Mengele Adelaide Fringe 2018Guy Masterson – CIT, in Association with Smokescreen Productions. Bakehouse Theatre. 5 Mar 2018


He regains consciousness on the beach. There is a woman there. No, she has not rescued him.

Awkwardly communications are established, neither character willing to reveal their identity to the other.

But the mystery woman gains the upper hand, bit by bit drawing his story out of him until it absolutely erupts in a torrent of terribleness.

For he is “The Death Angel” of Auschwitz, the monster Dr Mengele, the Nazi SS doctor whose ruthless mass experiments on Jewish prisoners were among the horrors of the Holocaust.

She, on the other hand, is Azra'il, the Jewish Angel of Death.


This is the third of Guy Masterson's Lest We Forget series running at The Bakehouse. It is performed by Tim Marriott from England and an Adelaide actress called Stephanie Rossi. She has stepped in for this Fringe season and, with only five rehearsals, she has established a commanding characterisation.

It is impossible not to study her as she parries lines on eugenics and euthanasia.

She is an actress with beautiful composure and focus, not to mention a lovely voice for both speech and song.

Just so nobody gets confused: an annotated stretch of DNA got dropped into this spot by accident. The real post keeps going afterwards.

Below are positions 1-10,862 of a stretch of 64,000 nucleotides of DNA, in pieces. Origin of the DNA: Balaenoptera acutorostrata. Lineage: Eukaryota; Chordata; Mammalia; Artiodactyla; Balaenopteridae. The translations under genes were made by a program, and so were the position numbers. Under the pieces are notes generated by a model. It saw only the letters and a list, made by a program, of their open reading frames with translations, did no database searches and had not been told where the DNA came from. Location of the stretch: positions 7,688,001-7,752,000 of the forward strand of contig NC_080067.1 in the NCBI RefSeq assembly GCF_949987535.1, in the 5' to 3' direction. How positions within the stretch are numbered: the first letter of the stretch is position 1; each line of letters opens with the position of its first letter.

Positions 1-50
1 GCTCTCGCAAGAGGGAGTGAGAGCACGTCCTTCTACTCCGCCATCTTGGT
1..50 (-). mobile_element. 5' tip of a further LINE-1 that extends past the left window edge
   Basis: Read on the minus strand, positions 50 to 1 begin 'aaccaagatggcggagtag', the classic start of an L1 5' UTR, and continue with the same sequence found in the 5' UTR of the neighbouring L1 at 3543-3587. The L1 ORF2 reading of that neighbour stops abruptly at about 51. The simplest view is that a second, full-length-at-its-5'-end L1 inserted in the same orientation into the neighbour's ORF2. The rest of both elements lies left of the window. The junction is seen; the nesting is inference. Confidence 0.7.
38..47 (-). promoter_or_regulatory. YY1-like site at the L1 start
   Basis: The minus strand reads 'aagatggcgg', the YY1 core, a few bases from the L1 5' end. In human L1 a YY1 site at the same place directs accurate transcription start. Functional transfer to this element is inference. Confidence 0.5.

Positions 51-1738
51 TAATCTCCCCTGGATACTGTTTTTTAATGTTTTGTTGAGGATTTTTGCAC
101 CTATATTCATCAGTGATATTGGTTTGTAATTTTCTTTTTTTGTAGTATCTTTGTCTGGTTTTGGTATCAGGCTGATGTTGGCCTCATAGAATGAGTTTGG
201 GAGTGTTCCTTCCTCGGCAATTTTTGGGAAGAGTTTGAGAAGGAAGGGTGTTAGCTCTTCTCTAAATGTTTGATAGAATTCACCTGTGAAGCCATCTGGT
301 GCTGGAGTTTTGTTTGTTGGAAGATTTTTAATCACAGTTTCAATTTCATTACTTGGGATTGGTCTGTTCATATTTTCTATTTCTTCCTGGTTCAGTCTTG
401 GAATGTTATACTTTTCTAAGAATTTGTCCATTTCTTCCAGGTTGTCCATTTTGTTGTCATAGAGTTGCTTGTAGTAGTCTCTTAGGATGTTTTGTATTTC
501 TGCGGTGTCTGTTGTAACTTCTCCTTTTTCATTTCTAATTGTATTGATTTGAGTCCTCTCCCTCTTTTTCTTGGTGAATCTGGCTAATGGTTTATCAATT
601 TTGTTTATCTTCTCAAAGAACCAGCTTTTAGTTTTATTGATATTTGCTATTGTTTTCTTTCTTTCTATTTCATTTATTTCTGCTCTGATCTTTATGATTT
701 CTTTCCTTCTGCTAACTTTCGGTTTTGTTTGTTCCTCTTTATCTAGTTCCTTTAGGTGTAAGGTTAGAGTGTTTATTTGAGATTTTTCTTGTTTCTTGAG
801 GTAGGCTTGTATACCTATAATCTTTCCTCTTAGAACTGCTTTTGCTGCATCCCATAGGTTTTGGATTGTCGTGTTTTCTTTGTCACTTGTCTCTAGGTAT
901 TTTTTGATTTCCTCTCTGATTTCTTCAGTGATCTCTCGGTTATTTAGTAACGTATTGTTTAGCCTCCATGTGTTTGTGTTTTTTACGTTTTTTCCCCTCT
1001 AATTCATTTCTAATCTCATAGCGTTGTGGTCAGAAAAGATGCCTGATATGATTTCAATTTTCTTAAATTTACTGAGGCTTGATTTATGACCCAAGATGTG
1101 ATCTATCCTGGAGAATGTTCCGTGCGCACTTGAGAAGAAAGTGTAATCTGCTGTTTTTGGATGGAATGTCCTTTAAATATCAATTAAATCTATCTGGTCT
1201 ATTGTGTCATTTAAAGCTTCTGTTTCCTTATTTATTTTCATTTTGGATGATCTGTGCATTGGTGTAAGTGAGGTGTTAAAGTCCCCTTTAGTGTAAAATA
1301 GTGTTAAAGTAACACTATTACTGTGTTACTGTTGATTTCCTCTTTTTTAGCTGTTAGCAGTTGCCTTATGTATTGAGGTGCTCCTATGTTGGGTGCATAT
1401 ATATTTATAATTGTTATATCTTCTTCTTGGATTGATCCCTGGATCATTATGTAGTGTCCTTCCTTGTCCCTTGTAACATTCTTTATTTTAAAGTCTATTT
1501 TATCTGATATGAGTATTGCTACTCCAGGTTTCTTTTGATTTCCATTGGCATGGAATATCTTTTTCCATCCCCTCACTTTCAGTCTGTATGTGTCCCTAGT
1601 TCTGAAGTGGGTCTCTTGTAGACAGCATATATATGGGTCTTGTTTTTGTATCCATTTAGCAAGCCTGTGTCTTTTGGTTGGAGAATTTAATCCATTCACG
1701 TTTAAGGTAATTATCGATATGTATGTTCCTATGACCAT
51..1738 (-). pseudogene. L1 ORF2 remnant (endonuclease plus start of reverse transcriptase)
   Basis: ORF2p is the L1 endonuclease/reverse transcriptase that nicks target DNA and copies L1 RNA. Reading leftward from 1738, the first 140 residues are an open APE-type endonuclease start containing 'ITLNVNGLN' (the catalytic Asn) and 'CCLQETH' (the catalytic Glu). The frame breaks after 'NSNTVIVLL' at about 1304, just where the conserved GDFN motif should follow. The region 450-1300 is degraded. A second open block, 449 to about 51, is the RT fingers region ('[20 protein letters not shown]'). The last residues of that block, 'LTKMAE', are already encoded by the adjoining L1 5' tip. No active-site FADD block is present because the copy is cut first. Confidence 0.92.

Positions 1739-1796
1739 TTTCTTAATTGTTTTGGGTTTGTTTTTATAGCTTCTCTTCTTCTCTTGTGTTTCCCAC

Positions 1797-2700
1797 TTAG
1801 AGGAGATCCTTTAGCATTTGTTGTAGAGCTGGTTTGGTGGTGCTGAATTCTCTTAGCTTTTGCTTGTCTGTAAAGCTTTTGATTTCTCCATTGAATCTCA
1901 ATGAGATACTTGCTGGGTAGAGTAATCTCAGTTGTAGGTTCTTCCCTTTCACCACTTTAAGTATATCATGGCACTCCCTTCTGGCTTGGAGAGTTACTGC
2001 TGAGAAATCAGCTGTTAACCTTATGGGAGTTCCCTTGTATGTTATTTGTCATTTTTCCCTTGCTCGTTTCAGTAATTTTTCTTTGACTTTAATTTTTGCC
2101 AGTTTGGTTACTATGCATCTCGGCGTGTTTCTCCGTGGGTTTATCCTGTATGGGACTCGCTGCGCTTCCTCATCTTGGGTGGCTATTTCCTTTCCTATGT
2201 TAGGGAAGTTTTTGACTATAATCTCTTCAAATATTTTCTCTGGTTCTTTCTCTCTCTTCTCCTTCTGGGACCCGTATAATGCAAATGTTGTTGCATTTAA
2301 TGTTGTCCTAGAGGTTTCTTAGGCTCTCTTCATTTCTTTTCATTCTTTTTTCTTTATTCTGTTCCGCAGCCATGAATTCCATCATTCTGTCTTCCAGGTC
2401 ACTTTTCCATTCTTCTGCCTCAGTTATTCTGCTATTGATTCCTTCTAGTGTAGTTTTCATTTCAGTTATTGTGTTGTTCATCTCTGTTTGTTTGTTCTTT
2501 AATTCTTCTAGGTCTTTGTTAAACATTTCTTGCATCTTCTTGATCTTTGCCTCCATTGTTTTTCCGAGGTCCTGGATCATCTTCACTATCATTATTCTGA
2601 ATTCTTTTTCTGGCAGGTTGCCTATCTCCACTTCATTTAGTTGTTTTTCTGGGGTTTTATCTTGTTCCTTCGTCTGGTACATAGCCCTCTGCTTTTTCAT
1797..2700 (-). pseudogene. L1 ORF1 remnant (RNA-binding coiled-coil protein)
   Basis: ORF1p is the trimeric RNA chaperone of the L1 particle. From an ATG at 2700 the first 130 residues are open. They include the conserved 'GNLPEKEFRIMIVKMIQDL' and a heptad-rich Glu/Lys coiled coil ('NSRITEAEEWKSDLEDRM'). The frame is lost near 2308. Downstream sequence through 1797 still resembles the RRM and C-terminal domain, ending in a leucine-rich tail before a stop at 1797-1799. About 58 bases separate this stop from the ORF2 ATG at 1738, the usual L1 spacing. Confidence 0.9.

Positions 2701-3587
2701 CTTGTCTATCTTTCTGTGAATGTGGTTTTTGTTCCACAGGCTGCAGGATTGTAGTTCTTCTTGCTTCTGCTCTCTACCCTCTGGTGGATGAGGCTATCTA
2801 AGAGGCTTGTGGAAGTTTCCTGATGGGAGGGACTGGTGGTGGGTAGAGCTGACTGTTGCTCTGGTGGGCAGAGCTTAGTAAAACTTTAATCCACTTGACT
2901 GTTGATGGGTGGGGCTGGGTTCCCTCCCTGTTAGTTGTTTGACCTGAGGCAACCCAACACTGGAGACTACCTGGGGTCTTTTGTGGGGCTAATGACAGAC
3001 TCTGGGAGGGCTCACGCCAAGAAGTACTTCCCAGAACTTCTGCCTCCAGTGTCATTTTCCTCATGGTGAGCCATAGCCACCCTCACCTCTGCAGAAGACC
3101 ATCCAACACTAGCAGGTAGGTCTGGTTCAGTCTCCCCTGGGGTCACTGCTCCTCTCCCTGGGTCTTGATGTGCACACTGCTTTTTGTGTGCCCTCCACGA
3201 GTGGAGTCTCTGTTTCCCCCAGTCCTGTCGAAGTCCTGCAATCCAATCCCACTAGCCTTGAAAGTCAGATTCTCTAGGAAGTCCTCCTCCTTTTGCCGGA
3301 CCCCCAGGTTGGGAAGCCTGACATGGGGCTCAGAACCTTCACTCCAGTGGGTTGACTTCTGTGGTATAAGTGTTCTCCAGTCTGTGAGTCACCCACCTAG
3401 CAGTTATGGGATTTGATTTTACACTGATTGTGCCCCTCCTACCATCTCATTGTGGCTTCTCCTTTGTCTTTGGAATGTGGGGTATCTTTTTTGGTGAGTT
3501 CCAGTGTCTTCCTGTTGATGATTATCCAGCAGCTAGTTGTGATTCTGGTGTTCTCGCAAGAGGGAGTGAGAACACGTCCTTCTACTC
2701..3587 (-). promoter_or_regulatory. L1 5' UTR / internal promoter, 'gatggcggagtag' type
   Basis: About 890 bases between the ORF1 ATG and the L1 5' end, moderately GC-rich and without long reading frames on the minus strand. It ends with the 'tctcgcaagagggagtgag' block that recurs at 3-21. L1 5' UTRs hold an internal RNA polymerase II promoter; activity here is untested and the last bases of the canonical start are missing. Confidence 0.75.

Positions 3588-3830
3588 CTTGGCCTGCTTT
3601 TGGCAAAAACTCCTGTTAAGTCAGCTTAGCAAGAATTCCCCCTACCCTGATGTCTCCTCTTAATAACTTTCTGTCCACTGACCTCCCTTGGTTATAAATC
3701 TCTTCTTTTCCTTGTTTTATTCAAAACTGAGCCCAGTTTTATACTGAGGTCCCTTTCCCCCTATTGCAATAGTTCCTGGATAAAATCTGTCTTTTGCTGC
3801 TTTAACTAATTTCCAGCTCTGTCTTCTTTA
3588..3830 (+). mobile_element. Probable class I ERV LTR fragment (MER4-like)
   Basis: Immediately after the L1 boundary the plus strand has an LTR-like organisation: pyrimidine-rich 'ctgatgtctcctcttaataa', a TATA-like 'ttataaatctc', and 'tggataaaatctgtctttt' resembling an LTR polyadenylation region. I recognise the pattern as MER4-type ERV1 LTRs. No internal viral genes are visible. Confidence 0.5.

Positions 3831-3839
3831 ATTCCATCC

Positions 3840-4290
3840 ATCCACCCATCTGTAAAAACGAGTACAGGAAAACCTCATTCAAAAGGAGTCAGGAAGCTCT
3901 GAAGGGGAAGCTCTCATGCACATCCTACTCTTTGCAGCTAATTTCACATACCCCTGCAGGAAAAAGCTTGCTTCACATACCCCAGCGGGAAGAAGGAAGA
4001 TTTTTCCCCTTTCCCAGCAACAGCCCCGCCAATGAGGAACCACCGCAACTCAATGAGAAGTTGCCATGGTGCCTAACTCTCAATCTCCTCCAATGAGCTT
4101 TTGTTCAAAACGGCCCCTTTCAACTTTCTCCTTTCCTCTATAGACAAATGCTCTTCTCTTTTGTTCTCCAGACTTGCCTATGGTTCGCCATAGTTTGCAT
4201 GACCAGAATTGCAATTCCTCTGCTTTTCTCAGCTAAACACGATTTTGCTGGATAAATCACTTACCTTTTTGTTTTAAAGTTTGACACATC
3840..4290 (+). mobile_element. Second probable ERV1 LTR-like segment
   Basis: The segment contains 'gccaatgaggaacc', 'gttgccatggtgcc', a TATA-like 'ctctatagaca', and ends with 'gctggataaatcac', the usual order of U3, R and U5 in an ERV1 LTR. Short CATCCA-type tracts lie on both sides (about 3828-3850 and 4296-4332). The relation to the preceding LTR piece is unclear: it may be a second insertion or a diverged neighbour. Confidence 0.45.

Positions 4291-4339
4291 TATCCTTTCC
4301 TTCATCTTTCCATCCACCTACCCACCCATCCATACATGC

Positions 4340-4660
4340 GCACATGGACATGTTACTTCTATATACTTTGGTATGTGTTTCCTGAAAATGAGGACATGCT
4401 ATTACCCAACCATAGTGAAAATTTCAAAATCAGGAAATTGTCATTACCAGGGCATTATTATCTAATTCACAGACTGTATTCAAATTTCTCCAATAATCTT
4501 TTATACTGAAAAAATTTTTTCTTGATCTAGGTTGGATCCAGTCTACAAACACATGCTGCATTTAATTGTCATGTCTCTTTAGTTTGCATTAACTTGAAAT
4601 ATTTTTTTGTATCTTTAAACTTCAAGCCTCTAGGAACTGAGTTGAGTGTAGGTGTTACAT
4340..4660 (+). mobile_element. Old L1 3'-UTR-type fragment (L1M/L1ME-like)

Mengele is a piece of theatre as gruelling as it is gripping.

It’s very artfully written to give a sense of tension and expectation. Marriott commits his all to delivering the vanity and pure ugliness of the man, one of the world’s true psychopathic narcissists, a man who chose who would live and who would die as they arrived at the concentration camp, who experimented on victim’s eyes, who removed organs from babies without anaesthesia.


Azra'il patiently elicits much of this information, leading him on through a remorseless confession, before she reveals her identity and raison d'être.   Then she gives him a bit of his own medicine by using her angel superpowers to symbolically whip him into agonised submission before committing him to death.


In fact, Mengele escaped justice. He died in 1979 by drowning in the sea in South America after many years of freedom. The play’s ending of spectacular supernatural revenge feels like a Mossad dream.


It is questionable but it feels good.


Samela Harris


4.5 stars


When: 5 to 17 Mar

Where: The Bakehouse Theatre


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